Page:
History: how Crédit Agricole has supported tourism
As summer vacation approaches and lockdown measures are lifted, many of us are feeling a familiar yearning. The sea, the mountains, the countryside: we hope to rediscover our favourite destinations, or else to set off on a new adventure.
After an extremely difficult year and a half, tourism professionals are preparing for the return of customers - but they still need our support. Crédit Agricole is taking concrete actions, such as the launch of the TourismeByCA platform, which use new methods to continue the Group’s historic efforts to promote local tourism.
More than 60 years of support
The Agricultural Act of 5 August 1960 stipulates that particular incentives could be given in certain regions, defined as “special rural action zones”, whose economic development was hampered by a lack of infrastructure, over- or under-population, and the exodus of rural inhabitants. This is where Crédit Agricole’s actions to promote tourism started: its financing of infrastructure in rural areas included sport and tourism infrastructure.
This assistance for rural populations was strengthened by the Rurality Act of 1971: Crédit Agricole was called on to lead initiatives that would facilitate tourism in rural areas, such as the development of cultural, leisure, sport or natural preservation infrastructures. The regional banks seized these new opportunities to develop the potential for tourism in their regions.
Providing resources and boosting visibility: Crédit Agricole’s presence at both ends of the chain
The regional banks financed all types of tourism programmes, whether they were implemented by public or private entities (bodies of water, ski lifts, vacation villages, etc.) or by individuals (rural cottages, campgrounds.). The latter were mainly cooperative shareholders, often farmers, who earned substantial additional revenues by building cottages. Tourism lodging has, moreover, been one of Crédit Agricole’s key areas of intervention: in 1977, 36 million francs in loans were granted to finance rural cottages built by farmers or residents of rural areas, accounting for 70% of all loans granted to finance tourist lodging.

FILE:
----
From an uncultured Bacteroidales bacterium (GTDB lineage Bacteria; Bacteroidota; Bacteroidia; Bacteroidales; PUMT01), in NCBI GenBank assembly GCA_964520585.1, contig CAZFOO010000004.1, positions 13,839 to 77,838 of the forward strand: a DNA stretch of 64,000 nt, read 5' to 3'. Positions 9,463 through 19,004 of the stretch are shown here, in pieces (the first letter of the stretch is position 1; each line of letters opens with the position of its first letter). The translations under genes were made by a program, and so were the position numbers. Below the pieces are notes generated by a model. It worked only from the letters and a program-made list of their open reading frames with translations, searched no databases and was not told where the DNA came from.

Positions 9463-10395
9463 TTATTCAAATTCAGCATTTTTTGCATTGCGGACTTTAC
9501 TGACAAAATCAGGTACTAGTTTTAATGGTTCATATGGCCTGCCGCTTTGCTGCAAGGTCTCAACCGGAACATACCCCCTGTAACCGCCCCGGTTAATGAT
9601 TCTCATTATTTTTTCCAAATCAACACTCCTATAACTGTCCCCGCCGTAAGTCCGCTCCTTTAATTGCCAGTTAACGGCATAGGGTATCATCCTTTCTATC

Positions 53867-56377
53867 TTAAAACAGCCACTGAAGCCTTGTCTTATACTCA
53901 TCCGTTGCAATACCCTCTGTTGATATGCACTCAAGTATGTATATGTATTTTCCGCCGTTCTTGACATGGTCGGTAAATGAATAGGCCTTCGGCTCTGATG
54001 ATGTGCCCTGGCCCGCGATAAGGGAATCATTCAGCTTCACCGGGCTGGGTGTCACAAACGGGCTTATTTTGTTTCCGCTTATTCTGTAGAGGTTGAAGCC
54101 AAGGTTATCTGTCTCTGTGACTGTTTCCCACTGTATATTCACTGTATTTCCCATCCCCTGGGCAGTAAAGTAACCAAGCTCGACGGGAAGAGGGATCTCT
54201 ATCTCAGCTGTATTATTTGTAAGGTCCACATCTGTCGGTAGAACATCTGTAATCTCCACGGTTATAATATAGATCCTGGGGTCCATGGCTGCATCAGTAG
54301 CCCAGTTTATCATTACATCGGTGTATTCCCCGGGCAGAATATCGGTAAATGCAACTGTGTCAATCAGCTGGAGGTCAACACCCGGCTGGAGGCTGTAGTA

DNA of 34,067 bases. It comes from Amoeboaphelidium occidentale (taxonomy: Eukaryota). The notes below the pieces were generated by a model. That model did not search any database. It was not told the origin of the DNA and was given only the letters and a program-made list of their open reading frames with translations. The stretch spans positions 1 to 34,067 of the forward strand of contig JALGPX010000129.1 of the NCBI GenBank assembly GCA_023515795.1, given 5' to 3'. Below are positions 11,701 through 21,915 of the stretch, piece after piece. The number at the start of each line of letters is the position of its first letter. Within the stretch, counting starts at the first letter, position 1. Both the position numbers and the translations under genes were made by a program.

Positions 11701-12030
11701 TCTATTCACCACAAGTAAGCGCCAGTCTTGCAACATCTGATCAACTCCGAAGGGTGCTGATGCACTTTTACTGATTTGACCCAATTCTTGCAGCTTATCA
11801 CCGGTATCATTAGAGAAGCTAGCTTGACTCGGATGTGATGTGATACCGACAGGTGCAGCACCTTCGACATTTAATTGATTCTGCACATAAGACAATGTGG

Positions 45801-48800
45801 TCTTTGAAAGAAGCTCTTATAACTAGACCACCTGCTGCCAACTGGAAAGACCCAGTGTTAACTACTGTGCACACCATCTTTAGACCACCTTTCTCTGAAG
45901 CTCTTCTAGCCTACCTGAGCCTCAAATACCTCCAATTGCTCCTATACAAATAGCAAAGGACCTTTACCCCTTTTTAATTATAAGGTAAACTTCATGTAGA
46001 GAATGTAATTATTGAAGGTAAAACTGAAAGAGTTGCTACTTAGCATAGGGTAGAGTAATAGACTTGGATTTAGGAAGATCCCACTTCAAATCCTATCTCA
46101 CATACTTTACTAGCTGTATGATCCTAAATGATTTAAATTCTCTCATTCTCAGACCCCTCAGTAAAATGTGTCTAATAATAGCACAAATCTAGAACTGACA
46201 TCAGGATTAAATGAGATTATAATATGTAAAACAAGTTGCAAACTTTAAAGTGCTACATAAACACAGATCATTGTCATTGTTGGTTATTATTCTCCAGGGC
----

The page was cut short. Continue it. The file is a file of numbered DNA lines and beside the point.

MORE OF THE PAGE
This effort to develop infrastructure was enhanced by a major communication initiative by Crédit Agricole to boost the visibility of these new tourist destinations. We can affirm that the Group occupied a unique position in the field while continuing its mission of supporting the development of rural areas. From 1975, it also published the Guide des loisirs ruraux, which was distributed for free to the 8,000 offices in its network. Written for “young people seeking new adventures, it offers enriching destinations, off the beaten path, in the heart of French regions and their often-little-known resources [...]. Those who want to participate in agricultural, artisanal or scientific activities, to experience village life, to seek human contact or solitude, a place to be alone or to simply find peace of mind should read this book. It tells them where they can learn woodworking, ironworking, weaving or pottery.”
Short films made on commission by Gaumont were played in cinemas to promote this Guide. Here is one that immerses us in the popular “back to the Earth” ambiance of the era:
Crédit Agricole went further than communications campaigns, however, by developing its own travel agency.
The “Voyage-Conseil” experience
In 1971, the decisive year for Crédit Agricole’s development, Voyage-Conseil was born. At that time, the Group was starting to create non-banking subsidiaries with the aim of providing new services to its member shareholders. The idea of a travel agency had been in the air for a while before the Puy-de-Dôme regional bank acquired the largest one in Clermont- Ferrand. This was the foundation of the subsidiary Voyage-Conseil, whose capital was held by the Caisse nationale and by the regional banks.
From 1974, the agency ranked fourth place as a travel manufacturer and third as a distributor. Branches were gradually opened in the regional banks, which used this resource to boost local activity.